Cake formation is essential in those filter types whose medium has large passages and the initial stage of filtration is by depth filtration. Interparticle cohesion is essential for cake formation to occur. The process starts with particle chain formation, leading to arching over the openings of the filter, hence providing the foundation for build up of a cake. If the interparticle cohesion is low or the span of the passages is too wide, the arch may be weak and it may fail under stresses due to the pressure drop in the cake. In this case, the dust particles will break into the filter, i.e., pinhole formation, which causes long-term "blinding" of the filter. Ghadiri et al. (1989) showed that pinhole formation can be reduced by electrical enhancement of the interparticle cohesion. Coury (1983) has shown that particles that carry substantial electrical charges of both signs, such as fly-ash, readily form a cake, where uncharged and uncohesive particles, such as coal char, fail to form a cake under otherwise identical conditions. Cake formation is therefore strongly influenced by interparticle forces including van der Waals, electrostatic and capillary forces.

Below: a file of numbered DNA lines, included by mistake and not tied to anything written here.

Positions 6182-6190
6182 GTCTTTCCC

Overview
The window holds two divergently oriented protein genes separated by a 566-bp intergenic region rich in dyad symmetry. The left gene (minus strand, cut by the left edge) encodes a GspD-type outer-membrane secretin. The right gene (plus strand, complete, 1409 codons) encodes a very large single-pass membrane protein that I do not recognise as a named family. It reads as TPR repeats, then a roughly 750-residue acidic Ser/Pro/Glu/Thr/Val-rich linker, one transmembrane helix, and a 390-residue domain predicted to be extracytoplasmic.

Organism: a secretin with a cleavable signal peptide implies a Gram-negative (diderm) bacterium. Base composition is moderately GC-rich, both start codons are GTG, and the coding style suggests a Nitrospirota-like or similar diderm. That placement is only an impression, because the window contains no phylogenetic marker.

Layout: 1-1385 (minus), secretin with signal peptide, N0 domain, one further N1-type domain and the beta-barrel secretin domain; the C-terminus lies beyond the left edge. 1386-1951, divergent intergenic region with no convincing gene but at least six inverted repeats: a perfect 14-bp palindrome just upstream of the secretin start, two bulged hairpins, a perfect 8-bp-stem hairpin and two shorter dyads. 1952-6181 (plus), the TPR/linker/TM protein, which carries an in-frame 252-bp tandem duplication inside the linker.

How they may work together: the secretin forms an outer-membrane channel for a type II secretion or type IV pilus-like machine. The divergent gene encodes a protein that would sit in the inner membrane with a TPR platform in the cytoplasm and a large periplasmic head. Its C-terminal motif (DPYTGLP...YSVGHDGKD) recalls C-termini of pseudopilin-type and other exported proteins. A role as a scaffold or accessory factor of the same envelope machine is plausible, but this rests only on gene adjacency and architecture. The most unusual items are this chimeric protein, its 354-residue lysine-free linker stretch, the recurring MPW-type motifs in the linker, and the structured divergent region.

Filter cleaning is another important aspect of filter operation. It should be carried out in such a way that the cake is detached completely from the filter, i.e., without leaving patches of particles still adhering to the filter. At the same time, the cake coherence should be preserved so that the particles are not redispersed in the gas stream. Current practice in filter cleaning is largely empirical. However, much of recent work has centered on developing an understanding of the mechanisms involved from which some operational guidelines have emerged [see Cliff and Seville (1993)].